The federal tax code is thousands of pages long, full of rules, exceptions to the rules and penalties for violating them. So, you're not alone if you have questions and problems, whether you're dealing with income taxes, estate and gift taxes or an IRS audit.
If your research efforts aren't enough and you realize you need help, selecting a good tax lawyer will make sure your tax problems are handled properly. But where do you start? Here are some things to help you find the right tax lawyer for you.
Focus on the Problem
Not all lawyers handle all types of tax matters, so try to narrow down as best you can what you think your legal problem is.
If it's income taxes, like preparing returns, taking deductions and credits, etc., then a general tax lawyer may be who you're looking for. If you have estate and gift tax issues, you probably need a lawyer who works in that area of law. If you have a good idea of what your specific problem is, your search for the right legal help will be much quicker and efficient.
Find One, or Two or Three
The first step in your search is to find the names of a few attorneys. In the beginning it's always a good idea to talk to more than one attorney. This way you can comparison shop to find one you like and trust. Here's where to look:
Lawyers.com is a great place to start. A few short clicks will get you a list of tax attorneys in your area complete with telephone numbers, background information and more
- Contact the local bar association in your area
- The American Bar Association has tools and information to help you find an attorney
- Talk your family, friends and co-workers. Someone you know may have hired an attorney to help with a tax issue
- Check your local telephone book for tax lawyers
- If you don't think you can afford an attorney, there may be a program in your area offering free or low-cost legal help with taxes
Once you have the names of a few attorneys, it's time to find out as much as you can about them. Here's where to look and some things to look for:
- If you used Lawyers.com, you already have a lot information at your finger tips. Read the information given by the attorney explaining what he does for a living, and visit the attorney's web site to learn even more
- Run internet searches on the attorneys' names. You may find news articles about them, legal cases they've handled, or legal articles or blogs they've written. This type of information can tell you a lot about the attorneys' experience and reputations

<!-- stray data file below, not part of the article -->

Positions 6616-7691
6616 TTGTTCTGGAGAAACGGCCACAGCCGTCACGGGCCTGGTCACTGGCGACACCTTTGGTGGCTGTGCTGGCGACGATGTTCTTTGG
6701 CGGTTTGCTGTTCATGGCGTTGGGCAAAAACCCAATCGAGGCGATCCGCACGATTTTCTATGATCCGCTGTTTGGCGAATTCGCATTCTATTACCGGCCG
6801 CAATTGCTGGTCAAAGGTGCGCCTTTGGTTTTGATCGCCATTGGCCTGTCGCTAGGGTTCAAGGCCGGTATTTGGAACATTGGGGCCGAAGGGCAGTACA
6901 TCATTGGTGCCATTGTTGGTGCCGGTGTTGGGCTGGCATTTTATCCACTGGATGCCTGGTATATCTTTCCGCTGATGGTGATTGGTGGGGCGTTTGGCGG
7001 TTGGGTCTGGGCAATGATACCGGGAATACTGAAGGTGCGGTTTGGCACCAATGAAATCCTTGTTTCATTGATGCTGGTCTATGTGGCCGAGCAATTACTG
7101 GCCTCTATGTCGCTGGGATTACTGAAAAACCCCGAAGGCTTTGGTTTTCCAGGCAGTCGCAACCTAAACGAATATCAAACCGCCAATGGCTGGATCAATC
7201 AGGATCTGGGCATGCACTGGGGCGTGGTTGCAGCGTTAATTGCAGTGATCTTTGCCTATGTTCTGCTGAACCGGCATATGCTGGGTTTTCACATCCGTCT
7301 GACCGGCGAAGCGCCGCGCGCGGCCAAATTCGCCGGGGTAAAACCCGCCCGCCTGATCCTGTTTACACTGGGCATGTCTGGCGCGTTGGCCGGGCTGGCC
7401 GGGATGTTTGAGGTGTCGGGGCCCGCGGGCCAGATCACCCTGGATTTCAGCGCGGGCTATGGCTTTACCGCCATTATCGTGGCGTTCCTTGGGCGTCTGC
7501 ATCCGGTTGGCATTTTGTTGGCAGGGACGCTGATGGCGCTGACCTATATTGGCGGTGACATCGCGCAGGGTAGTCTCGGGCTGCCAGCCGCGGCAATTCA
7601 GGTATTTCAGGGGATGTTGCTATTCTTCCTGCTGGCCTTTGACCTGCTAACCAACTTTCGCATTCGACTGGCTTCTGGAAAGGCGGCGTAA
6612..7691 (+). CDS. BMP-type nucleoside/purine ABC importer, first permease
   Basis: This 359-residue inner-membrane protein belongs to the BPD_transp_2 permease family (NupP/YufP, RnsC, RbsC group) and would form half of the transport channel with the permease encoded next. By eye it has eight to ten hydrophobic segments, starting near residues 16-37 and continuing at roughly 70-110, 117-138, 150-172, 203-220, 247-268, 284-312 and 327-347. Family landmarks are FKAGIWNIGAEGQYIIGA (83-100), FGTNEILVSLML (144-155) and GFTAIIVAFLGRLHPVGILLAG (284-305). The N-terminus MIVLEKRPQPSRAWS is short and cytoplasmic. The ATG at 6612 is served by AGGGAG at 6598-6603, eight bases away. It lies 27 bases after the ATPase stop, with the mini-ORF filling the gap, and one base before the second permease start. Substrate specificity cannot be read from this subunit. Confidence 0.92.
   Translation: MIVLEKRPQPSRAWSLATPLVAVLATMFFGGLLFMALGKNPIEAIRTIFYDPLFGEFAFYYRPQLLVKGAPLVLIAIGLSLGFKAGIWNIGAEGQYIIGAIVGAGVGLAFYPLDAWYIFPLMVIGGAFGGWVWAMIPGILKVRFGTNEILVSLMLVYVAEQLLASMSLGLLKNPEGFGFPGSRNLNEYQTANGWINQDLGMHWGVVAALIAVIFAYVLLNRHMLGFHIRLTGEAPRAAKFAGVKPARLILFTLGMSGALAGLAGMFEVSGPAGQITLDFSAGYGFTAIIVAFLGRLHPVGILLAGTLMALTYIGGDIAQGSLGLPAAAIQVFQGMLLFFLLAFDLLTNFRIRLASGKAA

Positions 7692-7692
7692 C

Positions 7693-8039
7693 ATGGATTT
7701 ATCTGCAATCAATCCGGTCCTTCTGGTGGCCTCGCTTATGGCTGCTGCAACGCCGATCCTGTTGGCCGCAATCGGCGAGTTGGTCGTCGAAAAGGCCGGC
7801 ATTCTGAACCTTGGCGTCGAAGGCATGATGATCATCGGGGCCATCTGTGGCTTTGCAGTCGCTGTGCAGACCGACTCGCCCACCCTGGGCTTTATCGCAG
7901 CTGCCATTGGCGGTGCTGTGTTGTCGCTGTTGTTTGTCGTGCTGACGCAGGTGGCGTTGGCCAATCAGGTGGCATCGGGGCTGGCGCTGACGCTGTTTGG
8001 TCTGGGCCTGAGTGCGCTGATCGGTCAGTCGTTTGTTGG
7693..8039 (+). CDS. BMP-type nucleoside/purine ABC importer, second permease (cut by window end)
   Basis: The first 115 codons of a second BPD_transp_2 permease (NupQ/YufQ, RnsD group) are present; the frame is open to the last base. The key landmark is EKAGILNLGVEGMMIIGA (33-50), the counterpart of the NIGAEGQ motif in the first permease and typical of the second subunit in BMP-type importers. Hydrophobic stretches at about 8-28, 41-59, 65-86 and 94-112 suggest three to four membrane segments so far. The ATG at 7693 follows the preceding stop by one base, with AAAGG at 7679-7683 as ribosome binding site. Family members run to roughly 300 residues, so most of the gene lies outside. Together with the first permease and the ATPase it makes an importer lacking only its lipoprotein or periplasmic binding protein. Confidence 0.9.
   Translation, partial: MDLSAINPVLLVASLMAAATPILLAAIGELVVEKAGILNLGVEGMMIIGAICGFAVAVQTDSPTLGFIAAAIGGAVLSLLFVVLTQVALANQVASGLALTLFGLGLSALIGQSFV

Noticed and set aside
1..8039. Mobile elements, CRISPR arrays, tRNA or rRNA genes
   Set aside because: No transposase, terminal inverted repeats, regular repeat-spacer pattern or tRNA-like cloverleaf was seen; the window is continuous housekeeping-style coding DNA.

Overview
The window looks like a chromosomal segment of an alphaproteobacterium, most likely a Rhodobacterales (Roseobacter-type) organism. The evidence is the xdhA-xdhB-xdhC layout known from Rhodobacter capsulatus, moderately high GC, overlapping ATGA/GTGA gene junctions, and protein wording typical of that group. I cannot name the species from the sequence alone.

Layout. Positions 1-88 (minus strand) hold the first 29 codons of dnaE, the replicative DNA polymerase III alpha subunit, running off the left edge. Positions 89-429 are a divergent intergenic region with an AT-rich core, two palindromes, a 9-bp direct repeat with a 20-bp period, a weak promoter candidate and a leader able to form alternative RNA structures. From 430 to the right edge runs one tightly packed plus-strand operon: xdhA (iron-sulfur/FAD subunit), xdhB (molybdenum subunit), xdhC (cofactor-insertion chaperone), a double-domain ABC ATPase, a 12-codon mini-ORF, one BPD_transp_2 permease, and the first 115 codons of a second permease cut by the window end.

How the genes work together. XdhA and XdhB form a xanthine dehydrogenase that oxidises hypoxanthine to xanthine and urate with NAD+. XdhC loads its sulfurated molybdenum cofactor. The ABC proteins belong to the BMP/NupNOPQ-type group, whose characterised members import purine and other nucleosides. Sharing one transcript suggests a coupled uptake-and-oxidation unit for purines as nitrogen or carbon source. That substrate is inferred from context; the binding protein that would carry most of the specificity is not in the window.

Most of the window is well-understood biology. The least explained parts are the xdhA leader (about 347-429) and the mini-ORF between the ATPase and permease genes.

- Make some phone calls if you can't find enough information online. Most attorneys gladly take the time to talk to potential new clients and answer any general questions, like how long he's been a lawyer, how much tax-related work he does, etc. Ask if the attorney or law firm has a brochure or literature that can be mailed to you
- Check with your state's bar association and your local bar association to see if the attorneys on your list have ever been disciplined and if they're licensed to practice law in your state. If you discover a problem, scratch the names from your list, or feel free to ask the attorneys themselves about it if and when you meet with them
- In some states, attorneys may be certified by the state bar association as specialists or experts in tax law. This usually means they have advanced training and experience. It doesn't necessarily mean they're the best in the field, but it's a good indication they really know their business
- If you call attorneys for more information, ask if they're members of any national, state or local associations for tax attorneys. It's a good indication they focus on tax matters and work hard to keep up with the many changes in federal and state tax laws
- Look for information on a lawyer's work history. Many tax lawyers have previous experience in other areas of law that can benefit you. For example, a tax lawyer who once worked for the US Attorney's Office or the IRS may have invaluable experience and contacts if you have a tax problem dealing with the federal government
- Check for specialized education. It's not uncommon for a tax lawyer to also be a CPA or an accountant, or to hold a masters legal degree in law (called an LLM) or a masters degree in business administration (MBA)
- Consider the costs. Depending on your case, an attorney may charge you an hourly fee where you pay a certain amount for each hour she works on your case. Some attorneys may charge a flat fee - a preset price to work on your case from beginning to end. As you research the attorneys on your list, look for information about how they typically charge their clients and consider which fee arrangement best fits your budget
After your research is complete, narrow your list to three or four attorneys and start making phone calls to set up meetings to talk about your case face-to-face. If you did your homework, you should be well on your way to finding the right attorney to handle your case.